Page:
She Inspired Amber Alerts – 26 Years Later, Her Killer Is Still Unknown
If you have a phone, you've received Amber Alerts - those notifications about missing and endangered children that we also see on highway signs.
They have been around over 25 years, and now when a person goes missing in the state, the Texas Department of Public Safety can activate six different alerts to help safely locate the person at the center of the emergency.
However, you might not know the tragic story behind Amber Alerts, or the fact that there is still no justice for the girl who inspired the system, since her murderer has never been found.
Who Was Amber Hagerman?
Amber Hagerman would be 36 this year if she hadn't been abducted and murdered in an Arlington, Texas parking lot 26 years ago.
Because of the emergency alert system named after her, over 1,000 abducted children have been successfully recovered and brought home safely, according to the National Center for Missing & Exploited Children.
However, her murder remains unsolved to this day.
After the 9-year-old girl's brutal killing, area broadcasters and law enforcement created the AMBER Alert system. AMBER stands for America's Missing: Broadcast Emergency Response.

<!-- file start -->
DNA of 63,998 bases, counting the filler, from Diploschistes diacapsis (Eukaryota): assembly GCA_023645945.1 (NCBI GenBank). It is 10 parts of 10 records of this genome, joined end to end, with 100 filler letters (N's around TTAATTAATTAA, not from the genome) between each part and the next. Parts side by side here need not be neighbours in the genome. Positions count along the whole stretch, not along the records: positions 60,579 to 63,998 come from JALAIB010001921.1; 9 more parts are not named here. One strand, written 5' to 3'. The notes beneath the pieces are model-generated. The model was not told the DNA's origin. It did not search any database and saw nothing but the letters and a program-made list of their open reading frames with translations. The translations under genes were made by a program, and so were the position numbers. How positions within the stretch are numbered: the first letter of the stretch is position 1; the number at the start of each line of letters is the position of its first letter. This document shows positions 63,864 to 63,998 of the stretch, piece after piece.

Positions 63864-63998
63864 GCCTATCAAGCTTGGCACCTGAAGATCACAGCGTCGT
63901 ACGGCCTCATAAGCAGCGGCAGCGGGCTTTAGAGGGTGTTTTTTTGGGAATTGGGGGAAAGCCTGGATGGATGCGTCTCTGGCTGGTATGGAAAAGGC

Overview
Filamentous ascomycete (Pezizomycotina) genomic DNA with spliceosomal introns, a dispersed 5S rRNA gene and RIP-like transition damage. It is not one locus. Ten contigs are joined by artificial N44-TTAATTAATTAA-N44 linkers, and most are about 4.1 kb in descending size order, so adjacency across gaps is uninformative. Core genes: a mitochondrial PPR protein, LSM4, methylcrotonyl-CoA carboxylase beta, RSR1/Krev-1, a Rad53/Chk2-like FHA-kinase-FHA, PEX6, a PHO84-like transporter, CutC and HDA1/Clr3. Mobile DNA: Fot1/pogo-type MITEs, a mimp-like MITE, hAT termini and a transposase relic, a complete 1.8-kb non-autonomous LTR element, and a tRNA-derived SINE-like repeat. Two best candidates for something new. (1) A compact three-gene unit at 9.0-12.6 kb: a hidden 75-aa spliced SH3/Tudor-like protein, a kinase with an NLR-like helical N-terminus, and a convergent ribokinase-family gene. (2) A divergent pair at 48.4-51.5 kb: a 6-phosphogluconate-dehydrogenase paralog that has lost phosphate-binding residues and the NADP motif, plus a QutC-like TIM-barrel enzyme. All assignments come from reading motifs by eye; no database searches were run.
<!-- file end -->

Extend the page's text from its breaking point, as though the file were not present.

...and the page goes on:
What Happened to Amber Hagerman?
On January 13, 1996, Amber Hagerman left her grandmother's home to ride bikes with her younger brother in an abandoned Winn-Dixie parking lot nearby. He was ready to leave, but she wanted to keep riding, so he went back alone.
Despite local citizens and over 50 law enforcement officials searching for Amber, there was no trace of her to be found. Her body was discovered five days later in a creek with her throat slit, four miles from the parking lot where she was taken.
An autopsy later revealed that Amber was kept alive for two days after being taken. Before she died, she was beaten and sexually assaulted. The cause of death was determined to be cut wounds to the throat.
How Amber Alerts Were Created
Texas mom Diana Simone couldn't stop thinking about how Amber's kidnapper killed her and then disappeared without a trace.
Simone called a local radio station with her idea of an emergency system that would be set up so that when a 911 call was placed, radio stations would immediately interrupt programming to broadcast the alert. The first successful recovery due to an AMBER Alert was in 1998, when 8-week-old Rae Leigh Bradbury was taken by her babysitter.
U.S. Representative Jennifer Dunn (R-WA) and Representative Martin Frost (D-TX) at a news conference introducing the National AMBER Alert Network Act September 5, 2002 on Capitol Hill in Washington, DC.
The program is currently being used in all 50 states, the District of Columbia, Indian country, Puerto Rico, the U.S. Virgin Islands, and 22 other countries.
Amber Hagerman's Killer Remains Unknown
The case has generated more than 7,000 leads, which were investigated, but they still have no suspect, according to missingkids.org.